Diversity is key to social good says top economist

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Society would be more successful if it recognised a diverse range of skills, experience and characteristics says Bank of England's chief economist.

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17th May 2016 by Susan Smith 0 Comments

Diversity is good for society and good for the economy Andy Haldane, chief economist at the Bank of England, told a Children in Need event in Edinburgh.

Speaking at the Scottish Business Friends dinner in aid of Children in Need on 12 May, Haldane, who is executive sponsor of the bank's ethnic minority network, highlighted his belief that a lack of diversity in the finance world led to the economic collapse. 

Drawing on a range of material on diversity from the worlds of psychology, sociology, economics and history, as well as employer-led initiatives, Haldane said employers tend towards recruiting people with similar skills and abilities when in fact their organisation's would be more successful with a mix of people who think differently.

Andy Haldane

Andy Haldane

Diversity is a public good because it corrects our biased minds in ways which benefit society – from greater creativity and innovation to more robust and resilient decision-making

"One channel through which diversity may improve society outcomes is by fostering innovation and creative," he said. "If different raw ingredients are added to the intellectual melting pot, the final dish is likely to be richer and more innovative. Psychologists believe that divergent thinking is the cradle of creativity.”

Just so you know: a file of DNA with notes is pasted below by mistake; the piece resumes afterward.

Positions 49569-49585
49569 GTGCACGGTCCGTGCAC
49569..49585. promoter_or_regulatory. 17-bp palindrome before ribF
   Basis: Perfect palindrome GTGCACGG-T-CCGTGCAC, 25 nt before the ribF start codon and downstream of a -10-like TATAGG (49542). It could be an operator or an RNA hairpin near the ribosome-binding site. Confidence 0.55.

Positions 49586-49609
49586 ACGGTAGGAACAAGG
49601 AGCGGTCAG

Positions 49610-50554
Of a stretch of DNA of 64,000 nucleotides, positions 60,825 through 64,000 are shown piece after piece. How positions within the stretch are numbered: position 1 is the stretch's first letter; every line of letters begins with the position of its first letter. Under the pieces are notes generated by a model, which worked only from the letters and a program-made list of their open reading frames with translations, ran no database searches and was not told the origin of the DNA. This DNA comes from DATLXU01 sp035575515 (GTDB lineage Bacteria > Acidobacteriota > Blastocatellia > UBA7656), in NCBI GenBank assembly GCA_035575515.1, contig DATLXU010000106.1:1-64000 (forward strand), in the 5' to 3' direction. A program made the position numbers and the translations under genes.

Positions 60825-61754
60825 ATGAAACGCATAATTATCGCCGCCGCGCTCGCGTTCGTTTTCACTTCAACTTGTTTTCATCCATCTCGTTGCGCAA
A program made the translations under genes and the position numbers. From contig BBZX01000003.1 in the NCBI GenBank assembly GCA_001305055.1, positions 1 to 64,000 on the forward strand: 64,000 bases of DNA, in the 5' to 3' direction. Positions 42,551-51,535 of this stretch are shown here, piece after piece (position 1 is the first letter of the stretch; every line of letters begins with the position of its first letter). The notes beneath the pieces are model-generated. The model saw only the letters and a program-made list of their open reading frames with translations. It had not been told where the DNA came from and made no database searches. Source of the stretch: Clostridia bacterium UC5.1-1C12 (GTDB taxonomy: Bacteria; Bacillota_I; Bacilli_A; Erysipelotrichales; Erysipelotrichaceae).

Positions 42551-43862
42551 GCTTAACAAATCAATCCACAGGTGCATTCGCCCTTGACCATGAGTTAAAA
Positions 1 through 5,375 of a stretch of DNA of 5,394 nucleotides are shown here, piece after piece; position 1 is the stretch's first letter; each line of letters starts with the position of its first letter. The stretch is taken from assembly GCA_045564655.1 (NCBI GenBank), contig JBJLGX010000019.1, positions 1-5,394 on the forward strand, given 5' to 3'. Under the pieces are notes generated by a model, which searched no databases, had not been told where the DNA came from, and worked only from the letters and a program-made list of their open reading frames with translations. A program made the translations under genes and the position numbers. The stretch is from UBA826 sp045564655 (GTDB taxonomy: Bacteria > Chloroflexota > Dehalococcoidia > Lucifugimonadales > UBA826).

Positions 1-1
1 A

Diversity is not just about race, however. Haldane discussed the importance of gender equality, class diversity and cognitive diversity. He suggested that society could be better served if workplaces recognised and rewarded different types of skills, such as those of people on the autistic spectrum who often have particular gifts at spotting patterns and concentrating on repeated tasks for long periods.

The Bank of England discovered in 2006, just two years before the financial collapse, that 60% of its staff fit into a single Myers-Briggs personality type, despite it including 16 different personality types. Since the collapse it has made efforts to ensure a more diverse workforce.

Haldane concluded: “Diversity is a public good because it corrects our biased minds in ways which benefit society – from greater creativity and innovation to more robust and resilient decision-making, in every social setting from schoolrooms to sports fields, from companies to communities, from eco-systems to economics. This public good, like all public goods, requires an on-going investment.”